Top tips for shopping in Bangkok
Thailand's capital is a top shopping destination for both spendthrifts and penny-pinchers. If you know where to shop in Bangkok, just about anything is available to buy – from handwoven silks and traditional Thai pottery under the awnings of an outdoor market, to gemstones and designer goods from a glitzy upscale mall. And with most stores, malls and markets open daily from morning until night, you can quite easily shop until you drop. What to buy, markets and malls, and bargaining tips – here is our guide to the best shopping in Bangkok.
Top shopping experiences in Bangkok
You can get amazing discounts in Thailand with a little shrewd bargaining. Keep the following in mind when shopping in Bangkok.
1. Don’t start bargaining unless you really want to buy.
2. Ask how much something is, then say it is too much and ask if there could be a discount.
3. The seller will ask how much you want to pay.
4. Don’t be afraid to offer what you might actually consider to be a ludicrously low price. Around one third of the original asking price is a good pointer towards what might actually be accepted. So, start lower than that and from there raise your offer in small increments.
5. Good tips include watching locals bargain to see what price they pay for similar items. And if you walk away, you may be called back and offered a better price.
6. If not, you have at least established some ground rules for trying at another stall. Many stalls stock the same or similar items.
Shipping items home
If you are buying large items of furniture or expensive antiques, or are dealing with department stores in Bangkok, the seller may be able to arrange shipping of the items for you. Otherwise, major post offices have packing facilities and are a cheaper, if less secure, option than going with an international courier such as FedEx.
Handmade jewelry is not-to-be-missed when shopping in Bangkok. Photo: thaikrit/Shutterstock
Where to shop in Bangkok
Malls in Bangkok
The main areas for shopping in Bangkok converge around Thanon Rama 1 and Thanon Ploenchit and are linked by a covered raised walkway, which means you can walk from mall to mall without ever touching terra firma.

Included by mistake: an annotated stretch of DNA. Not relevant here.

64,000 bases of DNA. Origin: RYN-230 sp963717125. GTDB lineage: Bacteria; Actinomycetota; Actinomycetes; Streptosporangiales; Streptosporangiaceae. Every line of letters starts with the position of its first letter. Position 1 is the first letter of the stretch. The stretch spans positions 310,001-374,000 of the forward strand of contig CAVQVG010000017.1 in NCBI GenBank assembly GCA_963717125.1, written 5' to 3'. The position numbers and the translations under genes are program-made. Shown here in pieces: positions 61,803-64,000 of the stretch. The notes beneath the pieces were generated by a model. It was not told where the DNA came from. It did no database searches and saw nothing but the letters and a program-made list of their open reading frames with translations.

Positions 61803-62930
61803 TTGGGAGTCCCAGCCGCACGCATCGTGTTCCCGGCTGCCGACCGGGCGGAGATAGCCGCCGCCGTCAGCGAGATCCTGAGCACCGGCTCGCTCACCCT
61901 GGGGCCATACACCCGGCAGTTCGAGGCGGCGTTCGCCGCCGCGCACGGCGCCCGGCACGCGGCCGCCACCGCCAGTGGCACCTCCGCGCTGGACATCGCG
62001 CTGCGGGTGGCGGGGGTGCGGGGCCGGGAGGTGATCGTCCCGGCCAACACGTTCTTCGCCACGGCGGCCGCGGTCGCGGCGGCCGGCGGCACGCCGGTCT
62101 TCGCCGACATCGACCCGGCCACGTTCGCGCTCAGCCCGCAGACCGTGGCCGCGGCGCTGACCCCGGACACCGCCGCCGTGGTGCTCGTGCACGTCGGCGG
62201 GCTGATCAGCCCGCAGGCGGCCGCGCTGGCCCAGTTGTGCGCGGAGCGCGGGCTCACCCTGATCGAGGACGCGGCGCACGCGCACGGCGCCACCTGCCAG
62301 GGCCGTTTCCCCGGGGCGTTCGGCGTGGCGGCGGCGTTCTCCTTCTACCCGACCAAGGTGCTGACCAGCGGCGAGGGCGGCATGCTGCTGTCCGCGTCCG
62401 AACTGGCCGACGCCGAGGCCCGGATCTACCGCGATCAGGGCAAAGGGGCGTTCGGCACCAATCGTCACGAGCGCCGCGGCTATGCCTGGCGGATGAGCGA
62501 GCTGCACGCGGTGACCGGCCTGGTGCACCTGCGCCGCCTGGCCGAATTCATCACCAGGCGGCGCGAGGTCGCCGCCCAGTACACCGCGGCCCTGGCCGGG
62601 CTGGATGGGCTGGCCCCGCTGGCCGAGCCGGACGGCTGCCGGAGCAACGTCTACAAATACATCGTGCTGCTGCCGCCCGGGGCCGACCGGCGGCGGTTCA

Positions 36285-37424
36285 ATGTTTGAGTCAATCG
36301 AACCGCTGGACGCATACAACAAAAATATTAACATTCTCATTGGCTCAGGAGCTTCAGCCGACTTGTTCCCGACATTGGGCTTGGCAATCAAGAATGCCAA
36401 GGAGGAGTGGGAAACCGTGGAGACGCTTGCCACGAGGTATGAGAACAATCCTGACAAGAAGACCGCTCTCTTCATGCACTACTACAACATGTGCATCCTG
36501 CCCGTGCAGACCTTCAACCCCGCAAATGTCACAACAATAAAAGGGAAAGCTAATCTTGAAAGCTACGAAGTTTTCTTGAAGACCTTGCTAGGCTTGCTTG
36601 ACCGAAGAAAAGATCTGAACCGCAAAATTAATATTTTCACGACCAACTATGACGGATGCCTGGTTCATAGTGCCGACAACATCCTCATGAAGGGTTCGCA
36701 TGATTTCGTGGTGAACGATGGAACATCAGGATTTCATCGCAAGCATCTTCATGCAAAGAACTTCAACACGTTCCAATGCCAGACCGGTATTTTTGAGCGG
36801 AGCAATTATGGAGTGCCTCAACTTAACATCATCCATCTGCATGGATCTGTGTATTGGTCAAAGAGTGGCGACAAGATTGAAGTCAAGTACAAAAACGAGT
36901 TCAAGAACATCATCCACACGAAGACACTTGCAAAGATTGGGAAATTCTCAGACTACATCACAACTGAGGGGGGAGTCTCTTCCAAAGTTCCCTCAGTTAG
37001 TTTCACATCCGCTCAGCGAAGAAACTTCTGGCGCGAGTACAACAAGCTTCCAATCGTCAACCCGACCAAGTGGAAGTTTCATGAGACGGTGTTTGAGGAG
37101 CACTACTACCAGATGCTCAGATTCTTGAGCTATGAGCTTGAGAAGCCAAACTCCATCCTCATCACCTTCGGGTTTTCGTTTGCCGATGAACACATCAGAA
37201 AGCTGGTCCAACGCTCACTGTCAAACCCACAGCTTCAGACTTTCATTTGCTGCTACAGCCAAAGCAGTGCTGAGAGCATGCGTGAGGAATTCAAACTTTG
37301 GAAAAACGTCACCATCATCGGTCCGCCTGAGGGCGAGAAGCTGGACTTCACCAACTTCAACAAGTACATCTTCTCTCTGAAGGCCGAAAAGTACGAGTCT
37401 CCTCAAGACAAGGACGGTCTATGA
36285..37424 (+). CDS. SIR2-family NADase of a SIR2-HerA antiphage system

Just a stone’s throw away from Siam Square, the upscale Siam Discovery Center is a retail complex encompassing chic stores and market stalls on multiple levels catering to a trendy youthful clientele. Diagonally opposite, Mah Boon Krong (MBK), is a multistory bargain-hunter’s heaven with a warren of outlets offering a vast range of goods. Nearby, the gargantuan Siam Paragon mall is peppered with upmarket and mainstream boutiques, designer stores and cafés, and also offers an aquarium, bowling alley and multiscreen cinema. Further down the road, the even bigger centralwOrld mall specializes in luxury fashion, beauty and skincare products from international brands.
And there are plenty of high-end shops scattered around Bangkok too, such as those at Gaysorn Plaza and Erawan Bangkok (both on Thanon Ploenchit near the Erawan Shrine). The latter has cool fashion and designer products from the likes of Stella McCartney and Alexander Wang.
Siam square shopping in Bangkok. Photo: Peter Stuckings/APA
Markets in Bangkok
Thailand’s most famous shopping experience is Chatuchak Weekend Market (Thanon Paholyothin, Bangkok; Sat–Sun), where some 250,000 shoppers swarm over nearly 10,000 stalls, making it the biggest flea market in the world. The market's labyrinthine alleys are packed with a cornucopia of antiques, books, opium pipes, fabrics and fashions.